Everyone wants to defy their parents and follow their own path of destruction, but perched on a heater with unconventional gallerist Anna Jill Lüpertz , an inspired thought strikes: perhaps the fate secured by background and upbringing isn’t necessarily one to ignore or avoid. Landing in the same business as your family need not be the easy option, providing you get there by your own absurd means. Braving the cold and risking a 40€ fine from my BVG pals, I hop the U1 to Kurfürstenstraße – hang-out for determined prostitutes and miserable sex-shops – back to Lüpertz’s out-of-place, unassuming gallery.
Being indecisive has its benefits. Why worry about settling down in one gallery when you can just use them all? This is seemingly the basis of AJL Art, a dynamic project run by Anna Jill Lüpertz and partner Sophie Weiser, which finally eliminates the barriers associated with a fixed space. With an abundance of white-walled creative spaces scattered around Berlin (well, mostly in Mitte – but I suppose we can cope with that, if we must), there’s no longer the necessity to pick your favorite and stick to it like a faithful wife. The idea of opening an art gallery surely doesn’t require being as traditional and normal as that; utilizing all of the best spaces available, allowing the freedom and flexibility to choose a gallery according to how well it fits the exhibition, is much more irrational and definitely more interesting.
I began with an unsuccessful mission – in the naïve hope of whisking away the renowned gallerist for a few words to change my opinion of rich kids enjoying a life of privilege on the back of the family’s successful art career – to the opening night of Olaf Hajek’s exhibition, “The King Has Lost His Crown.” Drawing inspiration from folklore and mythology, his color-soaked illustrations catapult the observer into a fairy-tale juxtaposition of reality and imagination.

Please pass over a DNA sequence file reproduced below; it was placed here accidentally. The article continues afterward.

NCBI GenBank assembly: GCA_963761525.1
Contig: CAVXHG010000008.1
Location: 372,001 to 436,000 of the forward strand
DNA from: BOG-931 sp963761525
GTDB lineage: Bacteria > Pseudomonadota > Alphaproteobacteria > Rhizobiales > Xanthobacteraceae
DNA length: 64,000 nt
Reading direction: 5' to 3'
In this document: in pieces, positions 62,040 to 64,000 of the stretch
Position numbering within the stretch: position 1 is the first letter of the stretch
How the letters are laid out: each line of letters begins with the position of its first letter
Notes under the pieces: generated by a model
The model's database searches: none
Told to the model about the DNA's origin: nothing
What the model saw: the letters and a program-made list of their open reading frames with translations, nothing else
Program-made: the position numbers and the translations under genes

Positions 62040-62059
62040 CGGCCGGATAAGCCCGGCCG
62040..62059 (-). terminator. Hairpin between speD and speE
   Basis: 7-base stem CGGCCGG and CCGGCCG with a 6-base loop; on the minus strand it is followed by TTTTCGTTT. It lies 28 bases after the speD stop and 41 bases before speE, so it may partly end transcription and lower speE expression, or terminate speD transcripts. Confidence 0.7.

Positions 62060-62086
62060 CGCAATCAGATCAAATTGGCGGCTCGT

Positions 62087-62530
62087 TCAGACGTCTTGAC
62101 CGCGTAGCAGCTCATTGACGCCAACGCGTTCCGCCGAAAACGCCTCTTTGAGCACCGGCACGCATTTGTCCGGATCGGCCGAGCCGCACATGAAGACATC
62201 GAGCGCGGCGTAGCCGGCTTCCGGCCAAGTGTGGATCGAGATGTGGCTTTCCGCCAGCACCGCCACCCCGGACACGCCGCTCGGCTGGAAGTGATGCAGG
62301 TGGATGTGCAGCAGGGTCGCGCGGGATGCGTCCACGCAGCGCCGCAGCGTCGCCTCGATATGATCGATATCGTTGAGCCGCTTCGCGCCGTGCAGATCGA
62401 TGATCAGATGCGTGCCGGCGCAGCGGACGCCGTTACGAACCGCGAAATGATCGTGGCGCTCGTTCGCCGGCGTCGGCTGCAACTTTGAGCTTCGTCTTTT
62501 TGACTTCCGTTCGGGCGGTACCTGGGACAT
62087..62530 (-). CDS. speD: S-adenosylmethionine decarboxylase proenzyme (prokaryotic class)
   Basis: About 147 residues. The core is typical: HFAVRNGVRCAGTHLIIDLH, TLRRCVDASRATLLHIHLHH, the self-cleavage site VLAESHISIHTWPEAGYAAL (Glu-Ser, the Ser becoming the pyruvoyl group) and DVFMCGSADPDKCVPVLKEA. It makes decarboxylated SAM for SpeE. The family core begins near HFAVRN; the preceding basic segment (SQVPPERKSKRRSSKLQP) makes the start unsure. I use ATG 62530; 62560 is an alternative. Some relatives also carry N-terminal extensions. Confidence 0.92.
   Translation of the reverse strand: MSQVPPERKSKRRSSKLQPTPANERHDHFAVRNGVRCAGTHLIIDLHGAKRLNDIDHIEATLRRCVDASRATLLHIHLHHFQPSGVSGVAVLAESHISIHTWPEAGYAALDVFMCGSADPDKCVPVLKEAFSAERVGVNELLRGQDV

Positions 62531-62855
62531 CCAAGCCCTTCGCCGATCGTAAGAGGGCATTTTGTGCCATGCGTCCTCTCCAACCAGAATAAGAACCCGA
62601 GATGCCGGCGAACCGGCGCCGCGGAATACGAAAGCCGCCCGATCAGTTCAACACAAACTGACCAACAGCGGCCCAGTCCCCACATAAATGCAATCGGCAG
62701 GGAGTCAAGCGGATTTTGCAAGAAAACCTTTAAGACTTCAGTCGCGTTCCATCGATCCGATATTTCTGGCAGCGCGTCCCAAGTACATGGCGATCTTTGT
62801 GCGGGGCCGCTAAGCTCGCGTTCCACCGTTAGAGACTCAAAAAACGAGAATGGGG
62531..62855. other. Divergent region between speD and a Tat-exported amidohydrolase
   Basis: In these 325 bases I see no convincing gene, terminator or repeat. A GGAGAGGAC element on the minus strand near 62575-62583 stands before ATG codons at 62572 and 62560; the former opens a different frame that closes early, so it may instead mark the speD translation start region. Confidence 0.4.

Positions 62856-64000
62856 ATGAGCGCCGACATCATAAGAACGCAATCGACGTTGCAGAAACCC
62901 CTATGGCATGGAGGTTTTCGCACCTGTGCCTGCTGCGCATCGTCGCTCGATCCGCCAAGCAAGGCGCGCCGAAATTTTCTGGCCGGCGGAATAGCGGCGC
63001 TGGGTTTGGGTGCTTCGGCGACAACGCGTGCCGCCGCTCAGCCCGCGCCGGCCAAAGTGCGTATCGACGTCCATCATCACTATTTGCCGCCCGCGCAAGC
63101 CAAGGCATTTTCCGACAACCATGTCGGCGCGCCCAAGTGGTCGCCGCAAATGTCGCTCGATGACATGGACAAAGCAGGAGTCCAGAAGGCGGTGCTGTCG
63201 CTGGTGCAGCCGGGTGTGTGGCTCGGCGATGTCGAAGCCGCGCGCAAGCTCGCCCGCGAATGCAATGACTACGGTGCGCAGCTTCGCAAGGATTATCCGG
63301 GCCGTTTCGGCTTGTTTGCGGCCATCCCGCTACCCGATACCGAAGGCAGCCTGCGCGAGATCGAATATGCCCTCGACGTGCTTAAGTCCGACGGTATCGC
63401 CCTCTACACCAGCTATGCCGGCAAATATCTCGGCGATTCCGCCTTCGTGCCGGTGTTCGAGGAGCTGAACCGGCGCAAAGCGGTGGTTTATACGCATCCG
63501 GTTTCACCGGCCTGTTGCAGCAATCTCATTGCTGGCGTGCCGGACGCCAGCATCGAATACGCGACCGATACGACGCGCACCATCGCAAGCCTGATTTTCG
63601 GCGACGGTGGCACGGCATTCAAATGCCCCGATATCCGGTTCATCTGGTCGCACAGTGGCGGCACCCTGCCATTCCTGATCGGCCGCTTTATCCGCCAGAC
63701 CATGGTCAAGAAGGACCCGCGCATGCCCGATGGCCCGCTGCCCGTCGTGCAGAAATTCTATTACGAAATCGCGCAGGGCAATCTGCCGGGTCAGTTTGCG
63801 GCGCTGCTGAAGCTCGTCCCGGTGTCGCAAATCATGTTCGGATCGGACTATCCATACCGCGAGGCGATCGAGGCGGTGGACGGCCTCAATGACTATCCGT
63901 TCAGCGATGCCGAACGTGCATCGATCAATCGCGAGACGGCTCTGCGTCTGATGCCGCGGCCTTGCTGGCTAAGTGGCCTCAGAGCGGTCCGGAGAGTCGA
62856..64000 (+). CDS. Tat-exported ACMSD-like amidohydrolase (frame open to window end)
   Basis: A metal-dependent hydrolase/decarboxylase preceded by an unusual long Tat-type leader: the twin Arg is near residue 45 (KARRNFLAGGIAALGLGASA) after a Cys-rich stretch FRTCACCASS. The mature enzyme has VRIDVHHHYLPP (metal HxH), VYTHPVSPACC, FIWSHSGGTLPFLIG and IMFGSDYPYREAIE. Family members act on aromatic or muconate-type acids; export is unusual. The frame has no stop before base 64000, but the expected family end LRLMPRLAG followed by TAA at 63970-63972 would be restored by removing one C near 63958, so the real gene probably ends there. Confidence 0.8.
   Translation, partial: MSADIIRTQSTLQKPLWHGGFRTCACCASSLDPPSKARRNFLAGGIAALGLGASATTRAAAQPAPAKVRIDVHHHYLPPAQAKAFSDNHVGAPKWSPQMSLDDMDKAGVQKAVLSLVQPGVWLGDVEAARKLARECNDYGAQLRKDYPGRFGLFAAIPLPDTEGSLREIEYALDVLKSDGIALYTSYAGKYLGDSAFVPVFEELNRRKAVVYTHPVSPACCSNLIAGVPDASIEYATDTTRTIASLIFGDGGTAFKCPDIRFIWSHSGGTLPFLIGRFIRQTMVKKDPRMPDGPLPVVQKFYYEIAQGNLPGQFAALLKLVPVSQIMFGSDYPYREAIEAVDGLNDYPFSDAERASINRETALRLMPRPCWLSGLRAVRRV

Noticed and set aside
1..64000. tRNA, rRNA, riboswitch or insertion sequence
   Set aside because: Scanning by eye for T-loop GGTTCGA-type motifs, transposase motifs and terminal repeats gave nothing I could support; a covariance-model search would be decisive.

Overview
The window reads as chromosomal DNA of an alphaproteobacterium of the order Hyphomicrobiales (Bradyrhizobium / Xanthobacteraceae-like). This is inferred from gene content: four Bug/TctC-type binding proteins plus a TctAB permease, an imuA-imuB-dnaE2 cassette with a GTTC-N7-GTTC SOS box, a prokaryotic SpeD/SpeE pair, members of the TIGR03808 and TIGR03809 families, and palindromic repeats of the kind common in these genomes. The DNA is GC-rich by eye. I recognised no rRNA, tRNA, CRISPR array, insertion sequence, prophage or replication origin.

With mystical themes being described as “magic realism,” I was hoping for flying unicorns and talking zebras but tried to keep the excitement under control. It’s an art gallery, not an opium cave. With an alarmingly elderly crowd dominating the room and the gallerist in high demand, I left disappointed, but with a complimentary glass of red to keep the winter chill at bay and a surprising insight into how the award-toting artist chose his favorite piece: “Because it’s really big.”
Artists Are Normal People Too
Returning for a second attempt, keeping cynicism in check and an open mind, my first impressions are dissolved on spotting the gallerist absorbed in a novel, exuding what can only be described as a vibe of normality, a great contrast when removed from the chaos of coordinating an exhibition opening. Then, I am drawn into the life story of a woman I definitely wasn’t expecting to meet. Far from my awaited stereotype, Anna Jill Lüpertz speaks with honesty, a quality hard to find in the cold Berlin art world.
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